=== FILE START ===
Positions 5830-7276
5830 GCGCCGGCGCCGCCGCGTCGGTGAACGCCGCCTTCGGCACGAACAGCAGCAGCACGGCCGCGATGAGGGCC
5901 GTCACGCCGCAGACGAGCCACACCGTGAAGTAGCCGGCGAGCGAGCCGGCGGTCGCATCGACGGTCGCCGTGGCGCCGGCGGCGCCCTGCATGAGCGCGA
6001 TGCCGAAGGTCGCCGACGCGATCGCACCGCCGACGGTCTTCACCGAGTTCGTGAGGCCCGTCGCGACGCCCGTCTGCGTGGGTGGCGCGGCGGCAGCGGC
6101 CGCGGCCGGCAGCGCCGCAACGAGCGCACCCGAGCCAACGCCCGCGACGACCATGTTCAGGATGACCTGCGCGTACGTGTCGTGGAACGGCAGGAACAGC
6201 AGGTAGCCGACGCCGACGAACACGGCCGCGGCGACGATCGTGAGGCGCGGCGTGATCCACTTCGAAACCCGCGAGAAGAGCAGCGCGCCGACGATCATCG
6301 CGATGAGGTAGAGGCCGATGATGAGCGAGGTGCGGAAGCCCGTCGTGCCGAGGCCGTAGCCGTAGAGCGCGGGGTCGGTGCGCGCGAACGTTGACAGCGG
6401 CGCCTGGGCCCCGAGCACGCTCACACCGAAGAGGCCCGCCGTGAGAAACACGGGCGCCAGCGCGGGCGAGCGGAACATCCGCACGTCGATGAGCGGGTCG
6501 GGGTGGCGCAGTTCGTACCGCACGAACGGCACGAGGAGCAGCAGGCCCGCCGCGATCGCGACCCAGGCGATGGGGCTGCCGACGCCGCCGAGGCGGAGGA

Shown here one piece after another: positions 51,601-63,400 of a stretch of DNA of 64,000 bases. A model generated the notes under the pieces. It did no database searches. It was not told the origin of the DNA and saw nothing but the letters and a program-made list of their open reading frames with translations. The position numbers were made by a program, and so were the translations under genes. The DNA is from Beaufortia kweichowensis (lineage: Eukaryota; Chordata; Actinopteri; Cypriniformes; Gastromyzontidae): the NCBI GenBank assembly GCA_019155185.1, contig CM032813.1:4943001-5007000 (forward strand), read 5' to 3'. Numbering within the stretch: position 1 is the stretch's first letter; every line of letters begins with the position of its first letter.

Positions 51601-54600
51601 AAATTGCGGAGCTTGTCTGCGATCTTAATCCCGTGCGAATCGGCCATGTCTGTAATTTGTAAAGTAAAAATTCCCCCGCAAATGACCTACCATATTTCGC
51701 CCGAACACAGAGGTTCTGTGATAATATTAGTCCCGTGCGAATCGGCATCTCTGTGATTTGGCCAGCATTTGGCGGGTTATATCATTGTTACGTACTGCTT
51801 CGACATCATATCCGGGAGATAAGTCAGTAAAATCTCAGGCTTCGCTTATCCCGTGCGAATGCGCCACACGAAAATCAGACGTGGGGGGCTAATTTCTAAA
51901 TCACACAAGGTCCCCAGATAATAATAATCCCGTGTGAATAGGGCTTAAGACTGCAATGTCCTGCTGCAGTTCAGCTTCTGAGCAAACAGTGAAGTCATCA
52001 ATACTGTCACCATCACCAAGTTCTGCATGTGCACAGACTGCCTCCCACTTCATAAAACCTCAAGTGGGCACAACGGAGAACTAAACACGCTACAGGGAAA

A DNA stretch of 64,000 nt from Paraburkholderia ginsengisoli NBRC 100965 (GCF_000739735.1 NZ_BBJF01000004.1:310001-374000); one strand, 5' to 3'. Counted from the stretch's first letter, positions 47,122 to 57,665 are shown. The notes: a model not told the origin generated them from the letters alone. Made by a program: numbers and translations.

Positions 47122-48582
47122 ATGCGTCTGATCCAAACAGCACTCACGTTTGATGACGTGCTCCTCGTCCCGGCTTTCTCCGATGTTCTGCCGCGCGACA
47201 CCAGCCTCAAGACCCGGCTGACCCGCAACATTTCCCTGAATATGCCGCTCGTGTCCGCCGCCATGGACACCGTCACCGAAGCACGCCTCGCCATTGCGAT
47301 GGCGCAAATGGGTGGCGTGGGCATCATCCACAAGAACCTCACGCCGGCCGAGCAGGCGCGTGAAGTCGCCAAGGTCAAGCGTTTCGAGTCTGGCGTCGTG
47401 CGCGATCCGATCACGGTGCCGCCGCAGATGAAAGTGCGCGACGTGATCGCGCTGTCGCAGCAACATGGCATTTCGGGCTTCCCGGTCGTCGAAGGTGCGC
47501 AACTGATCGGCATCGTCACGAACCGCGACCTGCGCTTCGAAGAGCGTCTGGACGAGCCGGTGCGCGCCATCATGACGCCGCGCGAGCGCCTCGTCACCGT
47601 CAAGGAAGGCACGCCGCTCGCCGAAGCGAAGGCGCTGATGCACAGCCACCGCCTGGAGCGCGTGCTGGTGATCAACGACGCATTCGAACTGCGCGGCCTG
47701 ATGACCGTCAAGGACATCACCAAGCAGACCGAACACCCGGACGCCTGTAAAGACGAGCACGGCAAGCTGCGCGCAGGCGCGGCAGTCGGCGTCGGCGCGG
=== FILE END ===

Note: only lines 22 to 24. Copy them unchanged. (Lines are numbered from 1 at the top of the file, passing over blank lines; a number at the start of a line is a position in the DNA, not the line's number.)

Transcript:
47401 CGCGATCCGATCACGGTGCCGCCGCAGATGAAAGTGCGCGACGTGATCGCGCTGTCGCAGCAACATGGCATTTCGGGCTTCCCGGTCGTCGAAGGTGCGC
47501 AACTGATCGGCATCGTCACGAACCGCGACCTGCGCTTCGAAGAGCGTCTGGACGAGCCGGTGCGCGCCATCATGACGCCGCGCGAGCGCCTCGTCACCGT
47601 CAAGGAAGGCACGCCGCTCGCCGAAGCGAAGGCGCTGATGCACAGCCACCGCCTGGAGCGCGTGCTGGTGATCAACGACGCATTCGAACTGCGCGGCCTG